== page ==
Anthelminthic: Chamomile has been used to expel parasitic worms from the digestive tract.

Carminative: Chamomile is given to help expel gas from the intestines.

Sedative: Perhaps the most frequent internal use of chamomile is in teas prepared to relieve anxiety and insomnia.

Anti-inflammatory: Roman chamomile has been used to soothe the discomfort of gingivitis (inflamed gums), earache, and arthritis. German chamomile is used in Europe to treat oral mucosities in cancer patients following chemotherapy treatment.

Antiseptic: Chamomile has mild antibacterial properties and is sometimes used as a mouthwash or eyewash. It can be applied to compresses to treat bruises or small cuts.

Essence of Chamomile Essential Oil

The external uses of chamomile include blending its essential oil with lavender or rose for scenting perfumes, candles, creams, or other aromatherapy products intended to calm or relax the user. Chamomile is considered a middle note in perfumery, which means that its scent lasts somewhat longer than those of top notes but is less long lasting than scents extracted from resinous or gum-bearing plants. Chamomile is also a popular ingredient in shampoos, rinses, and similar products to add highlights to blonde or light brown hair.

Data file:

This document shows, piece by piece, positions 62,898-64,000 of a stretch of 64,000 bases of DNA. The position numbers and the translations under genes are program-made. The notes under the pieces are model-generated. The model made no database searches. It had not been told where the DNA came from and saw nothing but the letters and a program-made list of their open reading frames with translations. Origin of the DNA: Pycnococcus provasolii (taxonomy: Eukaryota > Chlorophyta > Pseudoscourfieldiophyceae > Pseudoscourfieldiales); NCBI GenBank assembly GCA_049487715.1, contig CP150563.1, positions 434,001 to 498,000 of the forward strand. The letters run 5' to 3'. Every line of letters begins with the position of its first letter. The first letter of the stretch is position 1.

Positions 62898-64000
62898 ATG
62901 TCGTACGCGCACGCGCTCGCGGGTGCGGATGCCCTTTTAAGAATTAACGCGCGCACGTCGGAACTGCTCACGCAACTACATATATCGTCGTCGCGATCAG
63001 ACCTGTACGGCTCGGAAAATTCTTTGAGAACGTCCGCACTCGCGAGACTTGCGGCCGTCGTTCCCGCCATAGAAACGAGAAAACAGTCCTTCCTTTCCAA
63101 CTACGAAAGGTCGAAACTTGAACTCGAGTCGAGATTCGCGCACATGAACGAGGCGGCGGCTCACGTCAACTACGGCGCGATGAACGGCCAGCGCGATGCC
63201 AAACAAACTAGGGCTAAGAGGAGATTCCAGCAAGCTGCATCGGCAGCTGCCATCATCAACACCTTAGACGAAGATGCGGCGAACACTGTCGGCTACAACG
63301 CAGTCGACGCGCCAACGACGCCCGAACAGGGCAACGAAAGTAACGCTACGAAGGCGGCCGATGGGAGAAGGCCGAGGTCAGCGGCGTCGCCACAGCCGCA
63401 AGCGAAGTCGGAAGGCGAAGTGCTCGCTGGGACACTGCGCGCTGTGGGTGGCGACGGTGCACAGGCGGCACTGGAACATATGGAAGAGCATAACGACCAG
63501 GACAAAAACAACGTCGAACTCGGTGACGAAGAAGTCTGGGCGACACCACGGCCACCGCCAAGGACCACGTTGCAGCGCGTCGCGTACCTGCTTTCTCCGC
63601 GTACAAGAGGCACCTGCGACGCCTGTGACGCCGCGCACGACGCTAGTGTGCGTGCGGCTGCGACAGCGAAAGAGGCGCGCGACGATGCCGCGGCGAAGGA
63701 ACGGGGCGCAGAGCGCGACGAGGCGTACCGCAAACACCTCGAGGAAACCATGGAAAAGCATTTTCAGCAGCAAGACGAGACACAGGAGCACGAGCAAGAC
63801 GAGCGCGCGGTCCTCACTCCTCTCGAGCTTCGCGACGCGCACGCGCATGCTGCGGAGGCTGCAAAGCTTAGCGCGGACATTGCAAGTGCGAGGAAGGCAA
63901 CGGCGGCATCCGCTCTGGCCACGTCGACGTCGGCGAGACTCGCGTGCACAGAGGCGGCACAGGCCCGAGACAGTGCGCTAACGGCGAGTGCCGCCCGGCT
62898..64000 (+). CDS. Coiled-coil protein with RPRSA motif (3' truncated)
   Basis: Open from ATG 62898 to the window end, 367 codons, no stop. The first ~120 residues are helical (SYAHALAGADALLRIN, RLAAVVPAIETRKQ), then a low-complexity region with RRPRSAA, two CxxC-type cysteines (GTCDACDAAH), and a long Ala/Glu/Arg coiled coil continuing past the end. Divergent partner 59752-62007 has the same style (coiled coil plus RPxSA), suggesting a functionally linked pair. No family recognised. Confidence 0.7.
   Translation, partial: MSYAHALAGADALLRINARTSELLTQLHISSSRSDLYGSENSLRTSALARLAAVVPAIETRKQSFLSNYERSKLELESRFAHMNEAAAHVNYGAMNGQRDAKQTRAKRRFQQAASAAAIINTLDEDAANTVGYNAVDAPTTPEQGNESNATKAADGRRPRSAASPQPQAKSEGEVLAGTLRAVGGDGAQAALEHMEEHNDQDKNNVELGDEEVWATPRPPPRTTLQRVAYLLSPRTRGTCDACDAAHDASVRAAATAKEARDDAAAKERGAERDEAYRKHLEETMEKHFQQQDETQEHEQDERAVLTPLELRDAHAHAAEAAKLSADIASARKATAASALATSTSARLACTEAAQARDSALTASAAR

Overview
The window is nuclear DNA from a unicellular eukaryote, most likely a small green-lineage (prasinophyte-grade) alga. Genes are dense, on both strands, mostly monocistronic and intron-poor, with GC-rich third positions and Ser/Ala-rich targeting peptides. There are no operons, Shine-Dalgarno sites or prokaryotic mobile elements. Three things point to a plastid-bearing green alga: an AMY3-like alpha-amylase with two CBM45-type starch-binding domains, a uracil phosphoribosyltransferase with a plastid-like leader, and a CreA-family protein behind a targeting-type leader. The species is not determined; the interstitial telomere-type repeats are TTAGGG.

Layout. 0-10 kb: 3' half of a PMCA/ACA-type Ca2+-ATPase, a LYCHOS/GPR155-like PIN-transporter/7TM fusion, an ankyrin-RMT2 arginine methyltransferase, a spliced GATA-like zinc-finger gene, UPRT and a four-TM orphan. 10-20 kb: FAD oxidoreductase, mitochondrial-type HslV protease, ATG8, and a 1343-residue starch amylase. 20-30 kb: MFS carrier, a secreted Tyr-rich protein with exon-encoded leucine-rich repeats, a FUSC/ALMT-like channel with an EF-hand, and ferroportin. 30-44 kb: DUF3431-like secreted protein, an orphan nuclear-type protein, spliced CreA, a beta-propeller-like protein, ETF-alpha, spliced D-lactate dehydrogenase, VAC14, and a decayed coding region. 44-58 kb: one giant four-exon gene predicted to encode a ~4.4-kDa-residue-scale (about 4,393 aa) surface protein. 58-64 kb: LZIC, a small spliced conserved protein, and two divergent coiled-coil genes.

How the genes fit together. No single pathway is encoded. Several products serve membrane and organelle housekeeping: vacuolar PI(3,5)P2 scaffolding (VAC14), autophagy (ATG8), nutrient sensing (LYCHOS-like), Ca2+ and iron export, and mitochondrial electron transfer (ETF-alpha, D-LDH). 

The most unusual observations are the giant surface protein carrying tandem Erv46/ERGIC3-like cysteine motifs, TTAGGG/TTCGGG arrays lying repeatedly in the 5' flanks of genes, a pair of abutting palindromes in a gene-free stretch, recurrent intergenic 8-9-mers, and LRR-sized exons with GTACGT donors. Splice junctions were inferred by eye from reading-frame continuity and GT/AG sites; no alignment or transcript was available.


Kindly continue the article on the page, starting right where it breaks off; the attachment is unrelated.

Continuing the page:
COMMON USAGE

·        An anti-inflammatory agent

·        Antiseptic

·        Reduces arthritis troubles

·        Lowers anxiety and depression

·        Maintains digestive system

·        Reduces headache

·        Cures motion sickness

·        Works as muscles aide

·        PMS aide

·        Treats respiratory system

·        Sedative

 

·        Assists in skin care

Ingredients:

S.No

Key Constituents

Strength (%)

1

Farnesene

27.7

2

a-bisabolol oxide A

8.9

3

a-bisabolo

9.6

4

Chamazulene

17.6

5

a-bisabolol oxide B

11.2

6

d-Cadinene

5.2

7

a-Muurolene

3.4

8

(E)-b-Ocimene

1.7

9

g-Muurolene

1.3

 

TOXICOLOGICAL INFORMATION

Safety summary

·        Hazards none known.

·        Contraindications none known.

Organ-specific effects No information found for any chamomile oil.

Systemic effects No information found for any chamomile oil. 

There are no specific risks of using either of the oils that have been widely displayed, except that it should be avoided if someone has a direct allergy to chamomile or to any other members of the ragweed family, to which chamomile belongs.

 

 

ECOLOGICAL INFORMATION

·        Toxicity: No additional data available.

·        Persistence & degradability: No additional data available.

·        Bioaccumulation Potential: No additional data available.

·        Mobility in soil: No additional data available.

·        Results of PBT and vPvB Assessment: No additional data available.

 

·        Other adverse effects: Do not allow product to enter streams, sewers or other waterways.